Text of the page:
TESLA's BRIAN WHEAT On Departure Of TOMMY SKEOCH: 'He Chose His Path; No One Chose it For Him'

TESLA's BRIAN WHEAT On Departure Of TOMMY SKEOCH: 'He Chose His Path; No One Chose it For Him'

TESLA's Brian Wheat has once again spoken about the departure of original guitarist Tommy Skeoch. The bassist made his comments while talking to Eonmusic about his book "Son Of A Milkman: My Crazy Life With Tesla", which was released in December.

Skeoch, who was a founding member of the Sacramento five-piece, played on the band's defining albums, including 1986 debut "Mechanical Resonance" and 1990's "Five Man Acoustical Jam", exited the group for the final time in 2006.

Speaking about the departure, Wheat said: "Well, I don't really like talking about it, to be honest with you, because, quite frankly, he was given many chances, and he chose his path; no one chose it for him."

He continued: "Because I am the outspoken one, you know, the one who will just go, 'Hey, there's a fuckin' elephant in the room, here,' I caught a lot of his shit. And that's just it. Someone asked me the other day if I ever thought I'd be friends with him again, and I said, 'No.' And then I thought that maybe that was a bit harsh, but really, when I think about it, I don't think I ever was his friend."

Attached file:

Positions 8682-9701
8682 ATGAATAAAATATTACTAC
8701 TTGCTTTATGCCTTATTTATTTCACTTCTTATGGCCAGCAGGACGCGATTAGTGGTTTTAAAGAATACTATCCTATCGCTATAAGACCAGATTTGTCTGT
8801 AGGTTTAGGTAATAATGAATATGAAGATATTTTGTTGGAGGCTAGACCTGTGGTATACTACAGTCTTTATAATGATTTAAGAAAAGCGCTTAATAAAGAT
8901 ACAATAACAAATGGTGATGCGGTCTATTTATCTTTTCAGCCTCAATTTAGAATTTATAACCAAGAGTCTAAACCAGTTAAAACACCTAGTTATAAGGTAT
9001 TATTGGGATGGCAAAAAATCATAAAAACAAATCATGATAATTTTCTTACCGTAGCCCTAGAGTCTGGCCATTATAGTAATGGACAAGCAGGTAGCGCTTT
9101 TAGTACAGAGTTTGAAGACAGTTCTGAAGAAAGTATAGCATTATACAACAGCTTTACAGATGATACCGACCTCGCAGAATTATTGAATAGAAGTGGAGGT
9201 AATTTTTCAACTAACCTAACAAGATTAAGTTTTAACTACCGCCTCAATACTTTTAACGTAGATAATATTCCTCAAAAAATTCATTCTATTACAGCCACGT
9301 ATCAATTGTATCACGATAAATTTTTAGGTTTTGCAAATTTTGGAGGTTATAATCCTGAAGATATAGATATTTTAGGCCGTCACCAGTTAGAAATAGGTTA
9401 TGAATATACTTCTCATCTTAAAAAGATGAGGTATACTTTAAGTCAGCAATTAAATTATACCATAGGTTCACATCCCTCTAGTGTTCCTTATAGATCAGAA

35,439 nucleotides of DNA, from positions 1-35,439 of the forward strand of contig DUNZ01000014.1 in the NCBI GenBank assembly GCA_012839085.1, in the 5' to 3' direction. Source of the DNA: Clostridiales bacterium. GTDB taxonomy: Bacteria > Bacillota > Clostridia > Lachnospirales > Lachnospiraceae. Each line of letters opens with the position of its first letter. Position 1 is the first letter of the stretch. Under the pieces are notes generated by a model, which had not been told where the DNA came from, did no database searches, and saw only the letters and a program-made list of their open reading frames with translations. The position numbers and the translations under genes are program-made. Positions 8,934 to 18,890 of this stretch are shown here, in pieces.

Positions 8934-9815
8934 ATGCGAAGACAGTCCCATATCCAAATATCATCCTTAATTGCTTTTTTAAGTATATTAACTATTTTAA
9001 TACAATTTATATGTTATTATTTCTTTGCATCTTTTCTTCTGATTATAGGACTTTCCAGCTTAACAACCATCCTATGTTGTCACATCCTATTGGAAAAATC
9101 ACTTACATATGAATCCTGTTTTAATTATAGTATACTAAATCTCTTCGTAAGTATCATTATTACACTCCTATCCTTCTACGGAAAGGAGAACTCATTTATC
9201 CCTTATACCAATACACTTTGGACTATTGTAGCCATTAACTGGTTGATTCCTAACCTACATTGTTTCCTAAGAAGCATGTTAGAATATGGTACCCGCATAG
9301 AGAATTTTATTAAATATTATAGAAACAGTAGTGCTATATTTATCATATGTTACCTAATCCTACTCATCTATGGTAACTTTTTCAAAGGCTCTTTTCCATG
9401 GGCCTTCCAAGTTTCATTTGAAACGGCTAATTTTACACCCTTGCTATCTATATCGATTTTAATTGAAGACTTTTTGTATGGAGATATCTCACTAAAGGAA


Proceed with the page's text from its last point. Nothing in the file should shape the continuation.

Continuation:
The bassist went on to say that he believed that Tommy didn't really had a close relationship with anyone in TESLA, with the possible exception of vocalist Jeff Keith. "I don't know if anyone in that band was his friend — maybe Jeff Keith," he said. "So, it's not like we went on vacation together or anything. We worked together, and at a certain point, it got hard to work together — for everybody, not just myself."

Skeoch, who was fired due to substance abuse issues in 1994, rejoined when TESLA reformed more than two decades ago following a brief hiatus. "The sad thing about it is, ironically, when he was in the band from 2000 on, he stayed with me all the time, and I thought we were good friends," Wheat said. "And then he took some shots at me right after he got out of the band again, and at that point, I was just, like, 'Fuck you, dude. I didn't do this to you, man. I tried to help you. And although I was the one that had to bring it up, you were continuing fucking up."

The bassist went on to say that although others in the band struggled with their own demons, none of them let it affect their gig. "[Tommy] alludes to the fact that Jeff was doing the same things and Jeff didn't get treated like that, and, to a degree, maybe he's right, but Jeff never wasn't able to perform, or Jeff didn't miss gigs because he couldn't get ahold of it, or he wasn't out trying to score, or do whatever. I mean, I'm sorry man, but the same thing would happen if it was me."

Finally, he concluded: "That's just the reality of it, and I keep it real. Don't deflect, you know, 'Everyone else did this and that' — own your shit. To this day, I don't really think he's owned it."

Read the entire interview at Eonmusic.


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